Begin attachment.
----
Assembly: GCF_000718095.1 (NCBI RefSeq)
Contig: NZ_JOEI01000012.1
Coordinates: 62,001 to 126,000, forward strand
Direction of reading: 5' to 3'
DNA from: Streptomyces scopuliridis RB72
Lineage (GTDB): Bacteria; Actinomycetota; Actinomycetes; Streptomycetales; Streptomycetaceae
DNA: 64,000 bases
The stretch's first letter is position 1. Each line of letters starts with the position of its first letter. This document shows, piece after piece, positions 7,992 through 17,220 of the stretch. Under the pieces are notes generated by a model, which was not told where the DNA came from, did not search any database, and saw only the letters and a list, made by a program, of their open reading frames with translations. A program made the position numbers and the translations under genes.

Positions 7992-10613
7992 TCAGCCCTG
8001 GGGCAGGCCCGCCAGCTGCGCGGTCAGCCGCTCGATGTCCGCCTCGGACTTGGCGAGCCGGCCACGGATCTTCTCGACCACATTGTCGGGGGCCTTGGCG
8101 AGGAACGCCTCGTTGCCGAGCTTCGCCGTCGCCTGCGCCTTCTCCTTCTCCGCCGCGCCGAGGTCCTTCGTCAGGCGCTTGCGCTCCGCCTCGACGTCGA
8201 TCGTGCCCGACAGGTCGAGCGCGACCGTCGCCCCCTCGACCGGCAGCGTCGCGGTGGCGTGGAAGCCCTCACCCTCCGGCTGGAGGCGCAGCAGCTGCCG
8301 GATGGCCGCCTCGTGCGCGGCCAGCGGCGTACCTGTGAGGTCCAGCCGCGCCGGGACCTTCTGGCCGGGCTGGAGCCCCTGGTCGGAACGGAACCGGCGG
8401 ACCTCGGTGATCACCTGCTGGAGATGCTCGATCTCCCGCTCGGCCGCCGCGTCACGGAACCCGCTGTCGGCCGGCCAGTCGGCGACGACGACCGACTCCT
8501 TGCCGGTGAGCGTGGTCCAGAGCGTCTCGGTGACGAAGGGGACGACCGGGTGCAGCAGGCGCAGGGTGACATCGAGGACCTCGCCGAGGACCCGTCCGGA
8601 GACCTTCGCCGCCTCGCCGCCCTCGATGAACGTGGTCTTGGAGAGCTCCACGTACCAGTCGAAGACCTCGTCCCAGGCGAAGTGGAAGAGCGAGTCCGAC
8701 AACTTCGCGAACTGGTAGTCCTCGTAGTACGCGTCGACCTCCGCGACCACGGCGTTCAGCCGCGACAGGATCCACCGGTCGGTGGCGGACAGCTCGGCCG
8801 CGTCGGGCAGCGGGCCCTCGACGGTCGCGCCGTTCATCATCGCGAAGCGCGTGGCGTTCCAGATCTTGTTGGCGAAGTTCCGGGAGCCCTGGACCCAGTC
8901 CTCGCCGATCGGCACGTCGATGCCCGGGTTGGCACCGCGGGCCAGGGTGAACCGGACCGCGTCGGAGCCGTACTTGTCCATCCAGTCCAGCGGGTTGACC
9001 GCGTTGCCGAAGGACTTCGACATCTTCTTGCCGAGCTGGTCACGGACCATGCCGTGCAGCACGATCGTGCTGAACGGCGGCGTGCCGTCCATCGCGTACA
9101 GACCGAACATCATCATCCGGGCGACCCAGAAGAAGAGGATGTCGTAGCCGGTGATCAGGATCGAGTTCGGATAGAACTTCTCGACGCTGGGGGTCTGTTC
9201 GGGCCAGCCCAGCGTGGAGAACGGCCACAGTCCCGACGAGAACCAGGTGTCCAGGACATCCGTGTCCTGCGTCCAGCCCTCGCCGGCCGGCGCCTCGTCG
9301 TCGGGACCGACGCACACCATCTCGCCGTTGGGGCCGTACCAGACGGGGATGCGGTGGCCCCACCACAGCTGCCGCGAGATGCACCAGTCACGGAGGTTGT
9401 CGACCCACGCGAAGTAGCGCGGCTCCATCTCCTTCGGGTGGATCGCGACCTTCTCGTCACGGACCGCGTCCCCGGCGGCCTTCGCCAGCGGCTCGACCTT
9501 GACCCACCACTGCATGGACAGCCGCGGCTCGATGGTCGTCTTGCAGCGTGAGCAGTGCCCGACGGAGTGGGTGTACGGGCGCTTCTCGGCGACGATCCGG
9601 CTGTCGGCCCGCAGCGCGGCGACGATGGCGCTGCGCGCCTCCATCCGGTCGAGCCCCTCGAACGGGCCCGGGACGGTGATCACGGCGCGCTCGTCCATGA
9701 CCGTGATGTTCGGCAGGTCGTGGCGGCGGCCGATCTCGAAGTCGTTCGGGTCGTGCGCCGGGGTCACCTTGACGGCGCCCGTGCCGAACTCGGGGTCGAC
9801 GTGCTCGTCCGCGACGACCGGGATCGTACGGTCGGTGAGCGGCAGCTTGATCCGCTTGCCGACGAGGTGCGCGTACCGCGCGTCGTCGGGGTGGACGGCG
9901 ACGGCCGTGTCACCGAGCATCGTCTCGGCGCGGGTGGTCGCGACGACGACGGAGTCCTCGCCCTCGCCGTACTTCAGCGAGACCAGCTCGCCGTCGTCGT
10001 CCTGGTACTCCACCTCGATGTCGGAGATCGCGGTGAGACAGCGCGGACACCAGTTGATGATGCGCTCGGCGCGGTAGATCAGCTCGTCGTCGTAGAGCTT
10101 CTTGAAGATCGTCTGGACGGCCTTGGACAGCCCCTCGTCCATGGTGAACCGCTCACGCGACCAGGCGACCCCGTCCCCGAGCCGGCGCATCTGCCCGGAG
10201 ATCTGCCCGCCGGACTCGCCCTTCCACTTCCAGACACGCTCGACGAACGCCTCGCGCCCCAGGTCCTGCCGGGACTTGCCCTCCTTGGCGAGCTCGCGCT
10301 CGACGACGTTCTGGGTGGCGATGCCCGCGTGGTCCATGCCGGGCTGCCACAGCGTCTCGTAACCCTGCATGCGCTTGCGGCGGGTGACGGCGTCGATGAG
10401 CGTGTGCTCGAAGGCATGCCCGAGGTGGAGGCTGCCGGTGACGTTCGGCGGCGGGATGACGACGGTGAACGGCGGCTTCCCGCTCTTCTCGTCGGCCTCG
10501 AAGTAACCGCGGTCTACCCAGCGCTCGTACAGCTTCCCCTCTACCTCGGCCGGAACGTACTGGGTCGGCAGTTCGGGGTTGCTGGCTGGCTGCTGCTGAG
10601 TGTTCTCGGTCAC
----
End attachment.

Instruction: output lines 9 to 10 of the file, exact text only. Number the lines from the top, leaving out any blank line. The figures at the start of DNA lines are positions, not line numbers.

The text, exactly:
Positions 7992-10613
7992 TCAGCCCTG